To sum up, 'War All The Time' is a little disappointing to a point, yet is still a decent album. It is rather inconsistent, but gets by on its highlights and its ability to grow on the listener over time. First listens will undoubtedly be met with skepticism, but Thursday's usual intricacies become apparent on further listens and their interesting songwriting (both lyrically and musically) eventually shine through. However, as an attempt at crossover appeal, this release is only partially successful. Add this to the intensity being taken down a notch and the musicianship not quite being used as well as their previous release and one has to conclude this is more of a bridging album. It will be interesting to see what is served up next.
Recommended Tracks: War All The Time, Division Street & Marches and Maneuvers.
Thanks ILIKEMUSICTHATSUCKS. It seems there is more love for this album than I thought. Actually, I was a little surprised that you don't have ratings up for the Thursday albums when you mentioned on my 'Full Collapse' review that the album was life altering or something similar to that.
well of course i've read the reviews Davey, and you do an excellent job of backing up your rating in both of them.
but i was hoping you could explain what seperates these 2 specific albums in your opinion? cuz i personally believe this album to be an almost perfect blend of technicality, flow, mood, catchiness, and song structure for the post-hardcore genre. plus the lyrics are far better than Emery's.
Adam, a case can indeed be made that this is better than ACBTLDivided, but I definitely feel their newie is better than this. Hell, it made my Top 10 of 2009, so I have to say that!
Stan, I guess what it mainly comes down is I have question marks on pretty much more than half of these tracks. In a way, the fact I was still writing track-by-tracks in disguise at this time helps my argument here as if you read the 3rd & 5th paragraphs above, I state that 7 of the 11 tracks range from "disappointing mish-mashes" to "average".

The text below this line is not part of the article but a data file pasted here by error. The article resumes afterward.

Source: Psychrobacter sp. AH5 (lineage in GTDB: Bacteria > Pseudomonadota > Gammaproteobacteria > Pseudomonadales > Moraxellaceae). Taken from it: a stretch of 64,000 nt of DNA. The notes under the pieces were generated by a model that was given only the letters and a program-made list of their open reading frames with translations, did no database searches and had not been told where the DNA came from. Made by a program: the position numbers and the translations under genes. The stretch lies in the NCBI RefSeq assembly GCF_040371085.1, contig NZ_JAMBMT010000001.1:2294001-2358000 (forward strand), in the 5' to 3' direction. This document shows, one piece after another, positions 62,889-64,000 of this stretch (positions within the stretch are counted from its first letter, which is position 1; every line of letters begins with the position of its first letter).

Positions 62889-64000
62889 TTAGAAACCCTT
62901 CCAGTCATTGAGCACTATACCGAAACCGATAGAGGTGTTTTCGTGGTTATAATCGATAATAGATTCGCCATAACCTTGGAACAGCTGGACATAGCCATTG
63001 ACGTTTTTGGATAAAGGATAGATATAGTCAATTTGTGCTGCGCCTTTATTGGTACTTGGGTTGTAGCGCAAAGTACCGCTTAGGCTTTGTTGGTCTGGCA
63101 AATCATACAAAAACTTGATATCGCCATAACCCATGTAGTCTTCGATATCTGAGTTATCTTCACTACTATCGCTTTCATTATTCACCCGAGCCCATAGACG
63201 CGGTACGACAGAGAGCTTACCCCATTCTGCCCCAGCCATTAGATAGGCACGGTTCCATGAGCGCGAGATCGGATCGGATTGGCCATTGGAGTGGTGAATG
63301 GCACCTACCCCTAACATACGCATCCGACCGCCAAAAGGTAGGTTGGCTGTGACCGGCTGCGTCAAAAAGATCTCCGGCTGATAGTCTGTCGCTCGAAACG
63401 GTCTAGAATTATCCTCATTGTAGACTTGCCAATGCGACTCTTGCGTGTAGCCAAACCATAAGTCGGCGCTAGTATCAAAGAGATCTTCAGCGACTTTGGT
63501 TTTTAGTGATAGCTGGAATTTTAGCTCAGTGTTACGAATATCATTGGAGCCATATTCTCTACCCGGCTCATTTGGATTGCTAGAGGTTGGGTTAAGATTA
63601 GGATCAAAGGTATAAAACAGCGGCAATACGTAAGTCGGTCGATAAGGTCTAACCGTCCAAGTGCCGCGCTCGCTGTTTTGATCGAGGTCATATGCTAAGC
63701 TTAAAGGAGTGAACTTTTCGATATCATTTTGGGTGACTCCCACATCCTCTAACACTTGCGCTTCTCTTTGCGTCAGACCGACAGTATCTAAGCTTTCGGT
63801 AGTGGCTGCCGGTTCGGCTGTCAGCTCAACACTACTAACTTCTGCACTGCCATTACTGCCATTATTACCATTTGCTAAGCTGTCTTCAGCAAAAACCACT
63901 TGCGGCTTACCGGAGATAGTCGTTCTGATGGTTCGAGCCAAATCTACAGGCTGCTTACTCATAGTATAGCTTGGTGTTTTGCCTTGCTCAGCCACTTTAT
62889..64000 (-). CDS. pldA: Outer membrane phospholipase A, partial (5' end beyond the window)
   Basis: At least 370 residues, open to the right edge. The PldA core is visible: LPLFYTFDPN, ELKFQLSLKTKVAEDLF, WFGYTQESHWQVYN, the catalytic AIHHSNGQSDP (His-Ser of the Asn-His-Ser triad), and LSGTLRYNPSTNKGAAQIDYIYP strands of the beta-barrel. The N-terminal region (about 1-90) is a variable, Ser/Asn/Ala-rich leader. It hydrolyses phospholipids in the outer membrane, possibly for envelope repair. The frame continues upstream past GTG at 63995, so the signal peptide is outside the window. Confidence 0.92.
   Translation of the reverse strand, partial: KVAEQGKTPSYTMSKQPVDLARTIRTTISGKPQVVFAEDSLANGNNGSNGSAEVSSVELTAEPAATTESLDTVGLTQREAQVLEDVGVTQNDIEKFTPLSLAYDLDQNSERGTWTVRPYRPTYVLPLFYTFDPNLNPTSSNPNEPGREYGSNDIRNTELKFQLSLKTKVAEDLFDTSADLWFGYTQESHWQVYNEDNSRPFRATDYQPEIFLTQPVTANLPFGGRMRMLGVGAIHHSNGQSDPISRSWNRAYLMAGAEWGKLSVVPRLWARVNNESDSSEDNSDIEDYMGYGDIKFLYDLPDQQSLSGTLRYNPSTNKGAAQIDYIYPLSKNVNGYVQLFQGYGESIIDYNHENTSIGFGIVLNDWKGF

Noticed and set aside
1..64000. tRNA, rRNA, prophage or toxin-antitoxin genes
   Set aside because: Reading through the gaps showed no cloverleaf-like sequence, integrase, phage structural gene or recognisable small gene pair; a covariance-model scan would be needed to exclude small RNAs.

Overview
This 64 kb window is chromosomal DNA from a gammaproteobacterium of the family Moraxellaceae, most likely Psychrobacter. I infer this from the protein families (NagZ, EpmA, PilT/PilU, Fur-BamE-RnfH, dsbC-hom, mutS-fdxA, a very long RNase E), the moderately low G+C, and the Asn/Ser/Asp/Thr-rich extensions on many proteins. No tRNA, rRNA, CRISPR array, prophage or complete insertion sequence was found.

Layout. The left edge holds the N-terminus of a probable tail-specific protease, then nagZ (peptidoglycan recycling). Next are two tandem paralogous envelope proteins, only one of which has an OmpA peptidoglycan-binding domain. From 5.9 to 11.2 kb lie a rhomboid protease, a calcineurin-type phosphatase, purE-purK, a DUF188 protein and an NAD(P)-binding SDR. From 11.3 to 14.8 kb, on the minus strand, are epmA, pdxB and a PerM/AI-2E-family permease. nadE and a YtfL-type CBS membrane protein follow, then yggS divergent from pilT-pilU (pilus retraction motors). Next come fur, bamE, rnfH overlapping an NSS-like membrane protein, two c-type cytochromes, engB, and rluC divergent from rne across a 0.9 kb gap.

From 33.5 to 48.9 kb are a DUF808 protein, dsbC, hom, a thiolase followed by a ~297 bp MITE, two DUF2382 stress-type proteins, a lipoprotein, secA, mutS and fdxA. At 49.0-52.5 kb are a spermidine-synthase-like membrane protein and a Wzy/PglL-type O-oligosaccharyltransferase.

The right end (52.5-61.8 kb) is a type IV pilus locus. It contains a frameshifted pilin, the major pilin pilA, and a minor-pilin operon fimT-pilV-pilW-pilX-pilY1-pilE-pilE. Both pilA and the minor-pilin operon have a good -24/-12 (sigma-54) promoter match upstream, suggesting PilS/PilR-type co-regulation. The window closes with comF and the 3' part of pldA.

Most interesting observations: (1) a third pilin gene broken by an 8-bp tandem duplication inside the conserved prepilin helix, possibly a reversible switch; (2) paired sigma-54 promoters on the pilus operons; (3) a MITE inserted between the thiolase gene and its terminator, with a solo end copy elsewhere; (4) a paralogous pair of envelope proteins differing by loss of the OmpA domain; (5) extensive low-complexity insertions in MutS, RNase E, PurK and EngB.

In comparison to the new Emery album, there isn't even a comparison to make in terms of catchiness & accessibility. And while I have grown to like Geoff's vocals, you know I love the melody of Toby & his dueling vocals with Devin & Josh.
I might be willing to give you mood & song structure, but I think Emery are under-rated in those stakes and people keep overlooking their technicality due to the catchiness.
As for the lyrics, I'd have to go back to listen to this album to compare. Lyrics are a personal thing anyway. What is relateable to one person is completely the opposite for another.
interesting, thank you. i guess we'll just have to agree to disagree. although i am definitely with you on the greatness of Emery's split vocals, and i will agree that Emery has plenty of technicality.
one thing on the lyrics though: yes, it is true that lyrics are personal. however, there is a standard of artistic quality. for example, there are hoards of tweenies that relate to Miley Cyrus' lyrics, but that doesn't mean she's a good lyricist.
You're welcome. I always try to be accountable, hence why I write reviews or sound-offs for most of my ratings.
As for your Miley Cyrus point, I understand & agree... But if Miley's lyrics are personal to someone, then they can justify a high rating to some extent. The only real time I go against that theory is with someone like Ke$ha, who is a consistently very bad influence. So says Uncle Davey. :-)